The SELF register holds a 1 in the bit position corresponding to the currently executing CPU that is reading the register. This allows distinguishing CPUs from one another. (Note that the system board cannot distinguish among cores on the same CPU; that requires additional on-chip facilities.)
Device Revision Level. The device revision level of the multiprocessor system board is 1.
The older System/161 1.x uniprocessor bus controller (VID 1, DID 1), which is still supported and may be configured as "oldmainboard", has the following registers:
RAMSZ, IRQS, and IRQE are the same as in the multiprocessor bus controller.
The PWR register switches the system off if the value 0 is written into it. Other writes have no effect, and reading produces undefined results.
Device Revision Levels. Two levels of the bus controller device are defined.
Each CPU control area contains the following:
CIRQE is the same as IRQE, but per-processor. This allows interrupts to be routed to one or more processors as desired. CIRQE is applied downstream of IRQE; that is, an interrupt disabled in IRQE will never be delivered regardless of the setting of CIRQE on any CPU. Note: there is no hardware support for dispatching interrupts to multiple CPUs round-robin fashion.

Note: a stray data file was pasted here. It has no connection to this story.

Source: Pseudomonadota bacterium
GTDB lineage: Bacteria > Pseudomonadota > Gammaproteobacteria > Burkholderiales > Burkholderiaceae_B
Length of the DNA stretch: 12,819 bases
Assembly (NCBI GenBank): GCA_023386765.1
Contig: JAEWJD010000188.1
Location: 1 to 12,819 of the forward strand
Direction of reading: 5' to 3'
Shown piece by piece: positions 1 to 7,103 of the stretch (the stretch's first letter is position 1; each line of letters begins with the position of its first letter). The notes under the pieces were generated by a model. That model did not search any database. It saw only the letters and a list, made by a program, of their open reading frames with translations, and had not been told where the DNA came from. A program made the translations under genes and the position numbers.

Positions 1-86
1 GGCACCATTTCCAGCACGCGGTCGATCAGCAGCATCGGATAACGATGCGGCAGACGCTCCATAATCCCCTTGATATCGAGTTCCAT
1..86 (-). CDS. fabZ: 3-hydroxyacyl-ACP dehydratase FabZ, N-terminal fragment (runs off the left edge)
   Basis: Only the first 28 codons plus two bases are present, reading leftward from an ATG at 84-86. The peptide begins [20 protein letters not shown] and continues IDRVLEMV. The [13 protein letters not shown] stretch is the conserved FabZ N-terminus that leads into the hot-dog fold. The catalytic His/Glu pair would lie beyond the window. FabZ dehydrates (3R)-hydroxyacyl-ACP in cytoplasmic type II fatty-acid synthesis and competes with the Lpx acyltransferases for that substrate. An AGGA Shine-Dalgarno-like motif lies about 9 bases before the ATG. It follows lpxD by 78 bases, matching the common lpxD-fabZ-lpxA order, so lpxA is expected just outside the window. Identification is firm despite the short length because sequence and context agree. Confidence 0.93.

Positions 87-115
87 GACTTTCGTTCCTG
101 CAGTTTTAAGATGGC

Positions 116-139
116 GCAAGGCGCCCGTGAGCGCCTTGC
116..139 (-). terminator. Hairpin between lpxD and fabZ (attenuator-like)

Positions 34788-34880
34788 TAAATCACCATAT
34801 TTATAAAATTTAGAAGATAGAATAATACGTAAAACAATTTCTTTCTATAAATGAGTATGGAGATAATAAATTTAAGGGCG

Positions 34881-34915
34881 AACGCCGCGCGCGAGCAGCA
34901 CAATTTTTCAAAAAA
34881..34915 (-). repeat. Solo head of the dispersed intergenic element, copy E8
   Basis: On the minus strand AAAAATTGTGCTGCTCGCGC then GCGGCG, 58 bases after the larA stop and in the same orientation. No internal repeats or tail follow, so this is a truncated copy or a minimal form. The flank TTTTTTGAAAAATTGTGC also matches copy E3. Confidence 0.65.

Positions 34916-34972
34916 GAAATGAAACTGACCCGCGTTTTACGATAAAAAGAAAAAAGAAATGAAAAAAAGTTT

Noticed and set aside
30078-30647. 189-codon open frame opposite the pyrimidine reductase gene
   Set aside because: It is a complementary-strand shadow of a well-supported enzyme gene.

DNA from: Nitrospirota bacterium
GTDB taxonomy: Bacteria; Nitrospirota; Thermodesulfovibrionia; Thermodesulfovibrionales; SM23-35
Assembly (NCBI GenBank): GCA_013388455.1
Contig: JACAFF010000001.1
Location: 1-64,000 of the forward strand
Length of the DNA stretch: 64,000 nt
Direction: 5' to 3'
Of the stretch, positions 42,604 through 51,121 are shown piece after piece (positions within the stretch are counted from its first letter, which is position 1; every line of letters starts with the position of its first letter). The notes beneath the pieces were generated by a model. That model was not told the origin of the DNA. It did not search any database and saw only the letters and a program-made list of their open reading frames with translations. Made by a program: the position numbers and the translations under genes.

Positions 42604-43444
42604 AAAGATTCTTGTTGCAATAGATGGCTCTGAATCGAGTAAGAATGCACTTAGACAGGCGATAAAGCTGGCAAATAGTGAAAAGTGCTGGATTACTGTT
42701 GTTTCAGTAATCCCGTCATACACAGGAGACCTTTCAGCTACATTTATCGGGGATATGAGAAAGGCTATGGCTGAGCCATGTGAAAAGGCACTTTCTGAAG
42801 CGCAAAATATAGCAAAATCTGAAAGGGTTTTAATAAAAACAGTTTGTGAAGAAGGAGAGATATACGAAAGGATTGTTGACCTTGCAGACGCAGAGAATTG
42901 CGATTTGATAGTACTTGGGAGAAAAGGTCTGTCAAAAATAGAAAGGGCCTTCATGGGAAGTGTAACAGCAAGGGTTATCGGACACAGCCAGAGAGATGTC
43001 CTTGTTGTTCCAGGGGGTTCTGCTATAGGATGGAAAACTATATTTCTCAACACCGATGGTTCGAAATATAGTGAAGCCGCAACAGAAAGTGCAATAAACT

CIPI allows sending inter-processor interrupts. The inter-processor interrupt pin of each CPU is asserted if its CIPI register contains a nonzero value.
CRAM is a 128-byte scratch area used for system startup, as described below. After startup it can be used as desired by the OS.
On the old uniprocessor motherboard, the entire CPU control area is reserved and accesses yield undefined behavior.
A kernel that supports both mainboard types (uniprocessor and multiprocessor) requires abstraction of the mainboard functions in software. Having accomplished that, the uniprocessor mainboard can be made to mimic a multiprocessor mainboard with one CPU as follows:
At power-up time, the devices present are automatically probed and the VID, DID, and DRL values become available in the configuration registers. The CPUS register, if present, is loaded. The amount of RAM present is probed and the RAMSZ register is loaded. The IRQE and CIRQE registers, if present, are loaded with 0xffff ffff. All devices are reset to a state such that they will not generate interrupts until otherwise programmed.